It seems like yesterday that I first entered her drawing room at Greenacres, her beloved home and farm in Indian Hill. The room is bright, airy, filled with loving photographic and painted memories of her husband Louis, her friends and the countless artists whose lives and careers she helped over seven decades. A piano is prominent in the room, appropriate for a woman who sang with professional skill for many years.
She was a patient listener as I (slightly nervous) explained my background and my enthusiasm for the job I was about to undertake. I did not come empty-handed. Two of our Young Artists of that season came with me to serenade her. Her smile at the end of the first aria sealed the deal. I was OK. As it would be for the next seven years, two or three times each year, our mini concert for her was always followed by tea, elegant crustless chicken salad sandwiches and Greenacres signature mango raspberry tea – a Louise Nippert specialty. I understand that had I attended such an event a few years earlier, Mrs. Nippert would have prepared the repast herself.
If I have a singular happy memory of Mrs. Nippert, beyond regular encounters at the Symphony, Pops, CCM and of course, Cincinnati Opera performances, it is one important afternoon at Greenacres. Mrs. Nippert had given a substantial gift to help us create a Cincinnati-inspired production of Wagner’s Die Meistersinger for our 2010 90th Anniversary Season. When the economy tanked in 2008, we had to abandon the original concept of a brand new production, and purchase a set from Germany at a savings of nearly one million dollars. However, we still needed Mrs. Nippert’s substantial gift to make Die Meistersinger possible in the “new” economy.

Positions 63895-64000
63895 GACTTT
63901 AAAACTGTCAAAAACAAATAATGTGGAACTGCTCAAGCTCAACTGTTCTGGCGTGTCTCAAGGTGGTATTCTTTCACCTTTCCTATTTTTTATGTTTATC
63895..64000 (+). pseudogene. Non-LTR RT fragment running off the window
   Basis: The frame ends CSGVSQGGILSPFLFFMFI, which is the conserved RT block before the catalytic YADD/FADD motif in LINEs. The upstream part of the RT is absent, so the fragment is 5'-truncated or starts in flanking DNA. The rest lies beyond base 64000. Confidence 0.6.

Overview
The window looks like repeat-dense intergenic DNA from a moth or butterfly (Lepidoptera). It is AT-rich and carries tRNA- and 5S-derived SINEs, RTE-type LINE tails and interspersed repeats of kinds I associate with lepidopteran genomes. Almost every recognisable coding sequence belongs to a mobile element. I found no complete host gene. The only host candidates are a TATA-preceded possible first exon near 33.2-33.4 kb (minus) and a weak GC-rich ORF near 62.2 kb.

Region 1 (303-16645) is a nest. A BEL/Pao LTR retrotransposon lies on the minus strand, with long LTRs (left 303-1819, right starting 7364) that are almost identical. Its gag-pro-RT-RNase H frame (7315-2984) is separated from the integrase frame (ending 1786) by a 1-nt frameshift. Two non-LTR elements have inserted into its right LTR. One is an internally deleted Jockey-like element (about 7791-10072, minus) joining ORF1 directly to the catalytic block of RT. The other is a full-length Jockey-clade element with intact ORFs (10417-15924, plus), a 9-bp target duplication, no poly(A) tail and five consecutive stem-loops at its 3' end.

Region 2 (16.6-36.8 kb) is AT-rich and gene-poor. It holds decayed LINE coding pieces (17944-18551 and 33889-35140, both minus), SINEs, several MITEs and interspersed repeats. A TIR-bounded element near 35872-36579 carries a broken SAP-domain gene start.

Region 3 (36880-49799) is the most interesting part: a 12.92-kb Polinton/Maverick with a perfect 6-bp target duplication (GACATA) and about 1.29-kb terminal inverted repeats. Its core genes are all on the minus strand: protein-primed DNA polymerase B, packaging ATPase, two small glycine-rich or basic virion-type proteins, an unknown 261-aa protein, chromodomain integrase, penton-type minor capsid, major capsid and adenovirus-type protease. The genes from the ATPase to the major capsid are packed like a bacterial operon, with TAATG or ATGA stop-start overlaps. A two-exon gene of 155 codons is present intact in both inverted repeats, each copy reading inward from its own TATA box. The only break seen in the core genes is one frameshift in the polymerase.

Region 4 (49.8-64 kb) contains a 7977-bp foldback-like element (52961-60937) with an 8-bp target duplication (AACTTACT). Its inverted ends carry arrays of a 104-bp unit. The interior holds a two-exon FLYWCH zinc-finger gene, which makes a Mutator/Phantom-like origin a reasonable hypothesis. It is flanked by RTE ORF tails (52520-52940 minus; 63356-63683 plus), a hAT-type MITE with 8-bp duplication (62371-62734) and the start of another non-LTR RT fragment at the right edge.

Her loyal associate Carter Randolph said that the best way to approach this was to simply speak directly to Mrs. Nippert. So, off to Greenacres Patty and I went, with my wonderful colleague, Marcus Küchle, whose fluent, native German was always a pleasure for Liesel to hear. We walked her through the plot of the opera, and just when I got to the point in the story where Beckmesser unknowingly makes a total ass of himself in front of the entire population of old Nuremburg, Mrs. Nippert pealed forth with the most hearty laugh I’ve heard in a long time. She smiled and said: “I love it” and our production was secure.
That was the essence of Louise Nippert. She knew herself so well. She knew what mattered in being a philanthropist. Her generosity to Cincinnati Opera, Cincinnati Symphony, Cincinnati Ballet, May Festival, CCM, and countless other institutions in our city carried on the legacy of those great women who came before her.
Will we see her like again? Probably not. The way in which money is made and given has changed. So many worthy causes vie for the precious philanthropic dollars in any city. It is my hope, however, that if you are reading this, you will remember her example and perhaps if Dame Fortune smiles on you, man or woman, you will think about this: the arts in a community help define its value not only to the world at large, but to those who live within its boundaries. Louise and Louis Nippert not only paid it forward, they kept it at home, where it could do good for those close and dear to them personally. Give. Please give to worthy national and international causes, but save some of your largesse for “home.” For those gifts, your children and their children after them will thank you.
The Harry T. Wilks Artistic Director
July 25, 2012